Asymptomatic people can still make an appointment at up to 60 pharmacies across the province to get tested — starting today — but that also only applies to those in certain higher-risk categories, including anyone who has contact with a known case or have a loved one in long-term care.

WATCH | Pharmacist reacts to changing guidance on asymptomatic testing:

As COVID-19 testing gets underway in some Ontario pharmacies, an Ottawa pharmacist says his team is working hard to keep up as guidelines evolve. 1:22

On Friday, Ontario reported 409 new cases of COVID-19 — a majority in three regions — with 204 cases in Toronto, 66 in Peel Region and 40 in Ottawa.

Alberta reined in its broad asymptomatic testing last week, limiting it to close contacts of confirmed cases and high-risk groups.

Manitoba’s chief public health officer on Thursday said half of the province’s COVID-19 cases in recent weeks have been in people who have visited bars, pubs and restaurants as it reported 37 new cases, the bulk in Winnipeg.

“We have cases that have attended more than one bar in the evening while symptomatic, one of which had more than 36 contacts,” Dr. Brent Roussin said.


What’s happening around the world

According to Johns Hopkins University, the global total of confirmed coronavirus cases stands at more than 32.2 million. More than 983,000 people have died, while over 22.2 million have recovered.

Hong Kong Disneyland has reopened for the second time as the semi-autonomous Chinese city again appears to have brought new coronavirus cases down to near zero.

The resort shut down during the initial stage of China’s outbreak when Hong Kong closed schools and offices. Disneyland reopened after cases dropped off but then was shut again once infections began to climb again over the summer.

The resort reopened Friday with physical distancing measures for lines, restaurant seating, rides and other facilities, along with more frequent cleaning and disinfecting in the areas with the most visitors.

Visitors wearing face masks pose as they take a selfie with Disney characters during the reopening day of Disneyland in Hong Kong, after a second closure due to the COVID-19 outbreak. (Tyrone Siu/Reuters)

Hong Kong’s economy is heavily dependent on tourism, and the government has been moving steadily to bring back business without sparking new outbreaks.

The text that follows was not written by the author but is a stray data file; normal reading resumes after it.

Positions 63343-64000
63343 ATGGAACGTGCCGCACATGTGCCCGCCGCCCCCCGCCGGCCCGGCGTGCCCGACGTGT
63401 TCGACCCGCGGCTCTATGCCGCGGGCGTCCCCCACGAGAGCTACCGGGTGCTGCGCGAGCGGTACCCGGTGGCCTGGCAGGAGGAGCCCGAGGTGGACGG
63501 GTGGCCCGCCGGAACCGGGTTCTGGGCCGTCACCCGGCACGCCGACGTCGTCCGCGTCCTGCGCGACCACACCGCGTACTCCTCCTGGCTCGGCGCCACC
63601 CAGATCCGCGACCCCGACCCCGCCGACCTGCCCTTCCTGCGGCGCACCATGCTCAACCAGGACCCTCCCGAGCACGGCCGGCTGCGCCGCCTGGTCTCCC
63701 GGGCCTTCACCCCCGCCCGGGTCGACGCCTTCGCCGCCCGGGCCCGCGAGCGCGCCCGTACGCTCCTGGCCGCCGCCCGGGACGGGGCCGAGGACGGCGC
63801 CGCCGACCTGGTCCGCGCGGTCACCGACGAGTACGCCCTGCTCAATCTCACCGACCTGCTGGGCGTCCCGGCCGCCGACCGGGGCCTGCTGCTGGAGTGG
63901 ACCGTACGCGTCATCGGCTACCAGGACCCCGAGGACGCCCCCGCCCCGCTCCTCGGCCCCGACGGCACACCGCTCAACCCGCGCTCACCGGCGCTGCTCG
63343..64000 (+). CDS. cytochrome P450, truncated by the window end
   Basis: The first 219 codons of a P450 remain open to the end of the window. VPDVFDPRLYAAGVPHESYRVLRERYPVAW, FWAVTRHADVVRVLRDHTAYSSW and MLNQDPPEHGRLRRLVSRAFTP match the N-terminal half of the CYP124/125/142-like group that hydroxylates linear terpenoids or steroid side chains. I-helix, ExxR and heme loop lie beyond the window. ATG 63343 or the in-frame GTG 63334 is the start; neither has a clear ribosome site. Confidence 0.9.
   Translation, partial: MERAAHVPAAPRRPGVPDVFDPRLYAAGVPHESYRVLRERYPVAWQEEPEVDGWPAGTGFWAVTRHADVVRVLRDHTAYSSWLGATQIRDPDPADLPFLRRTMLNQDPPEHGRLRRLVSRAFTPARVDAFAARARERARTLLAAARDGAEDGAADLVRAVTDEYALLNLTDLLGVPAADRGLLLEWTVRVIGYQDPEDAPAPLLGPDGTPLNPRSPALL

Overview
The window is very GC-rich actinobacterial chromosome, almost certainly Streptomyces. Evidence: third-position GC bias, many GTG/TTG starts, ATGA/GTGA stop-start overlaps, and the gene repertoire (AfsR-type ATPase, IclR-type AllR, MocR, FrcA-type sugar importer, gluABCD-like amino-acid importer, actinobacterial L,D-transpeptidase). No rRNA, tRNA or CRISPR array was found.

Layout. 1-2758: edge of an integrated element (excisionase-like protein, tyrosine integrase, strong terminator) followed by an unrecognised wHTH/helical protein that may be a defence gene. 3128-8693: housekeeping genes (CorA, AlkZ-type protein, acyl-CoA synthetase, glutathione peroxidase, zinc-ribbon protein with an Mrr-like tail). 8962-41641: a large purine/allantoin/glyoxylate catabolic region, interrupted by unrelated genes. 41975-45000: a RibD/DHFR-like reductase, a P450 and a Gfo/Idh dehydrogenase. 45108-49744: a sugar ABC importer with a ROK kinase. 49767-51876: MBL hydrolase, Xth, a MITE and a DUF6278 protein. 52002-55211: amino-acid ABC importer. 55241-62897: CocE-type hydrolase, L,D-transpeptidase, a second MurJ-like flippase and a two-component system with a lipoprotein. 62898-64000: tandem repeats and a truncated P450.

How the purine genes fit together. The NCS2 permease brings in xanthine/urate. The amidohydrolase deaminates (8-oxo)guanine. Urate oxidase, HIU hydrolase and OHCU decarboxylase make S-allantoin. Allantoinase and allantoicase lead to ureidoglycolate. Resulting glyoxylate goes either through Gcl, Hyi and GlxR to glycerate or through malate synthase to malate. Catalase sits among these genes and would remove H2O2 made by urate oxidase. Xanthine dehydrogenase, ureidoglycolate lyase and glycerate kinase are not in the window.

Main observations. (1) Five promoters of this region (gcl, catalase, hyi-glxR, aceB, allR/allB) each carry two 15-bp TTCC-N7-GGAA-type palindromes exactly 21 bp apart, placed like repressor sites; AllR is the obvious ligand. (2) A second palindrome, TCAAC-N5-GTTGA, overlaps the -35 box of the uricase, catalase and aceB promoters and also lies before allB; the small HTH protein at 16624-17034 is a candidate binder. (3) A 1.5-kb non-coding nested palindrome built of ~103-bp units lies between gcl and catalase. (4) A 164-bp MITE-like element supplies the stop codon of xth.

Hong Kong reported seven new cases on Friday for a total of 5,056 and 104 deaths, according to China’s National Health Commission.

Mainland China reported eight new cases, all brought from outside the country. No new cases of local transmission have been reported in 40 days, with the death toll remaining at 4,634 among 85,322 cases recorded since the virus was first detected in the central Chinese city of Wuhan late last year.

Moscow authorities have issued a recommendation for the elderly to stay at home and for employers to allow as many people as possible to work remotely, following a rapid growth of coronavirus cases in the Russian capital.

On Friday, health officials reported 7,212 new cases, the highest daily surge since June. In Moscow, the number of new daily infections started to grow last week and was up to over 1,500 on Friday from under 700 two weeks ago.

Women wearing face masks and gloves leave a subway station in Moscow on Friday. (Natalia Kolesnikova/AFP/Getty Images)

“None of us want to return to severe restrictions (that were in place) this spring. I hope we can avoid that,” Moscow Mayor Sergei Sobyanin wrote in his blog.

Sobyanin urged people over 65 years old and those suffering from chronic illnesses to stay at home starting from Monday, limit their contacts with others and leave their residence only when necessary. Employers are recommended to allow as many people as possible to work from home, disinfect the workplace regularly, observe physical distancing guidelines and use personal protective equipment in offices.

In Spain’s capital, health authorities are expanding restrictions on movement to eight more areas of Madrid, despite a recommendation from the national government that the partial lockdown should apply to the entire city.

Spanish soldiers work at a coronavirus patient tracking centre in Palma de Mallorca on Thursday. (Jaime Reina/AFP via Getty Images)

Over 850,000 residents have been confined to 37 neighbourhoods this week unless they have a valid reason to leave. The maximum number of customers allowed in shops and restaurants also was reduced to half of the capacity.

The regional government’s move to increase the number of covered areas to 45 would affect 160,000 more people.

The regional government said Friday that the designated areas are where more than 1,000 people per 100,000 residents have tested positive for the coronavirus in the past two weeks, the highest rates in Europe.